April 5, 2016

Meet the artist behind the cartoons fighting coal ash

      Up in the hills, hugging the North Carolina border, is another notable Georgian you wouldn’t recognize as easily as his down-the-road neighbor, Zell Miller. Zell, Young Harris’ favorite son, has worn many hats—editor, professor, lieutenant governor, governor, U.S. senator and senior statesman—in his legendary career.
      Standing erect in his cowboy boots, Zell’s strong stances—backed by strong, often sharp words—made him famous. Look no further than his gamble to launch a state-sponsored lottery, spawning the HOPE scholarship program and revolutionizing Georgia’s educational system.
      You know Zell.
      Now, meet another powerful Towns County communicator: Jim Powell. For decades, you’ve seen his name and artwork in this newspaper. And since mid-January, Jim’s been a stalwart in helping alert you to the dangers of burying toxic coal ash in our community. If a picture is truly worth 1,000 words, each of Jim’s editorial cartoons have equal value.

Two of Jim Powell’s biggest fans are former Georgia Gov. Zell Miller 
and First Lady Shirley Miller, also from Young Harris. When I talked 
with them this week, Shirley glowed, “Jimmy’s such a talented, nice 
man. His wife, Roxanne, wrote a wonderful children’s book, too.” And 
Gov. Miller laughed, “I’ve known Jimmy since he was a little boy. I 
knew his daddy. You can tell Jimmy’s from the country—the way 
his cartoons tell the story.”
      So how did an artist, who’s drawn about 5,000 cartoons, get started? Like many of us, Jim was a doodler. In 1964, a blank piece of paper and a pencil launched Jim. He said, “That was about the time LBJ became more that just letters in my bowl of alphabet soup.” While at Young Harris College, doodling morphed into sketching cartoons for Hiawassee’s Towns County Herald in Hiawassee and later a 15-year career as reporter. In time, his syndicated cartoons were appearing in several dozen newspapers, including The Press-Sentinel.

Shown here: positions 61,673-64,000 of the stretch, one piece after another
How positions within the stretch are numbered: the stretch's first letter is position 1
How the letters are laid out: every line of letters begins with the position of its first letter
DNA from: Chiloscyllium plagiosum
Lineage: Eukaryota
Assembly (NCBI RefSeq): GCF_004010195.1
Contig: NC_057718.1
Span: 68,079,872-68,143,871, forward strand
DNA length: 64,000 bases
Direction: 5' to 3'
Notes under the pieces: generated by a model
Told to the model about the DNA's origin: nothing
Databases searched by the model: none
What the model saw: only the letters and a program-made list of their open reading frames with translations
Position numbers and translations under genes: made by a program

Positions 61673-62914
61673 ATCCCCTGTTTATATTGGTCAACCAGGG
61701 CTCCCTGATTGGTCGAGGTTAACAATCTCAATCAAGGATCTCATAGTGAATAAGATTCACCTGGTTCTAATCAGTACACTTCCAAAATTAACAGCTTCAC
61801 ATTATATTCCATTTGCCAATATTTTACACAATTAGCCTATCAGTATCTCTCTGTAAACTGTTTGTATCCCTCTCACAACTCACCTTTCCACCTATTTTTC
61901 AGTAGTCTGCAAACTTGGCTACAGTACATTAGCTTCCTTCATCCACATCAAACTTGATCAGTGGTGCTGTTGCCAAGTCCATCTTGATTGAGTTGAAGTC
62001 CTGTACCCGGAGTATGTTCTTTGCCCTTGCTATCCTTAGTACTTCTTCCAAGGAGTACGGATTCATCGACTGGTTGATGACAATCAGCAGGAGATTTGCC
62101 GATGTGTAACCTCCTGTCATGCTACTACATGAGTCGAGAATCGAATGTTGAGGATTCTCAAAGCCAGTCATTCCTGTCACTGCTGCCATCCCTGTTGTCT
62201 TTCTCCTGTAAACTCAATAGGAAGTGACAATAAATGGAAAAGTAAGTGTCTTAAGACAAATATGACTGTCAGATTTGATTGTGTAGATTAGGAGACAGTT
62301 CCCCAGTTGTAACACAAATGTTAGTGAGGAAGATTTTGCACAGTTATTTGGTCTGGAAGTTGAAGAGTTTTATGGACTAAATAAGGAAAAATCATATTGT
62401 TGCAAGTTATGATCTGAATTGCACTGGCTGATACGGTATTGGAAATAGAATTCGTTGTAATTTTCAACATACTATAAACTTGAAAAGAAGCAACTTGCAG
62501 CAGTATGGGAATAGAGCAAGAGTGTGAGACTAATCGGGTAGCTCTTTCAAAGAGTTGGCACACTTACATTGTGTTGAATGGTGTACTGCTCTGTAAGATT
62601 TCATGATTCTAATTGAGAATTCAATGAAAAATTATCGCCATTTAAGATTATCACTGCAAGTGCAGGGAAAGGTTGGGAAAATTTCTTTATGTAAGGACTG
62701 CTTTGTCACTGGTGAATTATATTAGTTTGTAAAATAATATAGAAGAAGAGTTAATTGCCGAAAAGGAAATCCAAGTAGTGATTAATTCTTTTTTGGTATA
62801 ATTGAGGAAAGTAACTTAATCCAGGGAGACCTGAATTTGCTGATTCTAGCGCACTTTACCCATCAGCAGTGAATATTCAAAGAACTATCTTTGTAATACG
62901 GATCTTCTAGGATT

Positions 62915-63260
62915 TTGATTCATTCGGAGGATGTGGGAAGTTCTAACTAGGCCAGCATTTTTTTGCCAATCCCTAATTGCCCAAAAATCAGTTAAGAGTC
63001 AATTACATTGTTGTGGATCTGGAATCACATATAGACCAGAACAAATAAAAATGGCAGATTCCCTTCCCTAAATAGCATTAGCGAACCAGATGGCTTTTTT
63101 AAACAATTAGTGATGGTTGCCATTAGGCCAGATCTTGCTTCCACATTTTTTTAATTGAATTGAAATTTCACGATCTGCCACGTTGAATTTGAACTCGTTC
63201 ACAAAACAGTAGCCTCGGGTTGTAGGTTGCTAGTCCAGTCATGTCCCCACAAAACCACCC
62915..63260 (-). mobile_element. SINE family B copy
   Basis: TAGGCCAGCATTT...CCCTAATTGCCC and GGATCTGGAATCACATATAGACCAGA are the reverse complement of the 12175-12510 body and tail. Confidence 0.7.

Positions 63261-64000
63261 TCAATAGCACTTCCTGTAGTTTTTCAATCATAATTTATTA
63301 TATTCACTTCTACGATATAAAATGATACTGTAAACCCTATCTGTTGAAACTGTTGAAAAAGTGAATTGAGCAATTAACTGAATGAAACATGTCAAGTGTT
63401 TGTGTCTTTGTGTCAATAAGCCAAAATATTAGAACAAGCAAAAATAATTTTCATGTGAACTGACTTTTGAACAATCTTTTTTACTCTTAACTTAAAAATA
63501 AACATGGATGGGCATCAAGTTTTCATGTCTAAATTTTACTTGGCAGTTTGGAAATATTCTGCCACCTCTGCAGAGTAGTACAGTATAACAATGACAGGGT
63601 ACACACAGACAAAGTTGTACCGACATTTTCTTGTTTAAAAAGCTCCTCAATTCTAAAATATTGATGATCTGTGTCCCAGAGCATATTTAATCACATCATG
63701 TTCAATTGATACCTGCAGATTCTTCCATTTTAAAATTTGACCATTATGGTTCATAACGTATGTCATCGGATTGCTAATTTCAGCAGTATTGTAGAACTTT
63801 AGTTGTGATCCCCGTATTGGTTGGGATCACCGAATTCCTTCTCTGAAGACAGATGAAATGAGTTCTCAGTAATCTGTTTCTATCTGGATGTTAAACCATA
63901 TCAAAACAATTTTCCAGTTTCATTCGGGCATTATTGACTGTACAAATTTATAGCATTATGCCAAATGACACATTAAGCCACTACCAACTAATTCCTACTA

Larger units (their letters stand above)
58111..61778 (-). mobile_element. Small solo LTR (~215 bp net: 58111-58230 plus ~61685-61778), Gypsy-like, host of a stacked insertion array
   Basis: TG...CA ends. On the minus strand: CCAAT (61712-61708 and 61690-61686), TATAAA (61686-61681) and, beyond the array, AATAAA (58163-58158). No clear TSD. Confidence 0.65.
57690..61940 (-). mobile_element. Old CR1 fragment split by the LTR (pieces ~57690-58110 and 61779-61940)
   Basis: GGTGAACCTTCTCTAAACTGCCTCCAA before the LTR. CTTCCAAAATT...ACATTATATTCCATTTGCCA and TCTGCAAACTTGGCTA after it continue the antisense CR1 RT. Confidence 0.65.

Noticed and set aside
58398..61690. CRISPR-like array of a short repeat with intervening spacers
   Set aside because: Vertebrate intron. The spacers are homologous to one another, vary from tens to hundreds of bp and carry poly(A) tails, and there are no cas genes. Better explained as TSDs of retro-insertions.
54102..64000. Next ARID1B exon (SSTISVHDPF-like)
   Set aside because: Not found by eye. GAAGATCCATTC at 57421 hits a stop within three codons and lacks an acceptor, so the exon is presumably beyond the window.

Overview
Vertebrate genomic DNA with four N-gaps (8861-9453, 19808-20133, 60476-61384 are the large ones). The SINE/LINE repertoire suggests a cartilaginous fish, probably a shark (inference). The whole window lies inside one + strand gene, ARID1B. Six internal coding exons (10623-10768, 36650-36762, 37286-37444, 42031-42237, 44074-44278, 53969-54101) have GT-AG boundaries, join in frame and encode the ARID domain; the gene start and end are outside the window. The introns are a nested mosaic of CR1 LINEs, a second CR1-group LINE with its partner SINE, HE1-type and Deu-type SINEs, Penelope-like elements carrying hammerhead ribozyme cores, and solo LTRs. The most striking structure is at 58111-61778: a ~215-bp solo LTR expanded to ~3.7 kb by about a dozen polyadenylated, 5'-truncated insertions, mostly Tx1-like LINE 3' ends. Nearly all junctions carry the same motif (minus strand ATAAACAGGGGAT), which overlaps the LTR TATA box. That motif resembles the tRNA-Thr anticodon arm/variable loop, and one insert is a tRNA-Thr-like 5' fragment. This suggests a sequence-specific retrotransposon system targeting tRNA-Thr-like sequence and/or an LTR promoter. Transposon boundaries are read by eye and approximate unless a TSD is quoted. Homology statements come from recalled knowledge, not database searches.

Today, Jim’s day job is a telecommunications analyst and manager of a community TV station for a local cable station. At night, after visiting with his wife, Roxanne, and their beloved pointer-terrier, Charlie, Jim shifts to his studio. Nearby, Roxanne serves as an editor and member of the creative team. Jim laughs, “Even Charlie will bark or growl—showing his approval or disapproval—when I show him a sketch.”
      Lately, Charlie’s been busy growling at coal ash. So far, Jim’s drawn 14 cartoons on Wayne County’s coal-ash controversy. From the start, Jim jumped into the fight. Like us, he’s connected to his roots. People and their love of land have been a part of him since his growing-up days on his family’s farm. If you’ve detected a down-home flavor to Jim’s cartoons, you’re right. As a boy, he got a small-town education in his grandfather’s country store. Between sips of RC Colas and nibbles on Moon Pies, men of the community explored topics from hound dogs to taxes.
      My first hint that I was interested in journalism was my fascination with Thomas Nast, 1840-1902. I came across the “Father of the American Cartoon” in a newspaper class at The University of Georgia. Nast “kicked butt and took names” as he attacked government corruption. His cartoons brought down “Boss” Tweed and the Tammany Hall Democratic political machine. My fantasy about becoming a butt-kicking cartoonist was cut short when I realized that I was just another doodler with no artistic talent.
      That’s why I was pleased to meet Jim 25 years ago. He’s never too busy. I can call or e-mail Jim with an idea, and presto! Somewhere around midnight, a proof shows up on my screen. While The Press-Sentinel’s news team has fed anti-coal-ash suggestions to him, Jim’s been quick to offer us a plethora of ideas. His mind rarely rests.
      Wayne County is in a this-could-change-our-lives-forever fight to stop Republic from dumping toxic coal ash on us. And while Zell Miller is a household name, I wanted you to get to know Jim Powell, too. Even from 300 miles away, we couldn’t have a more concerned friend than Jim.
      Isn’t that right, Charlie?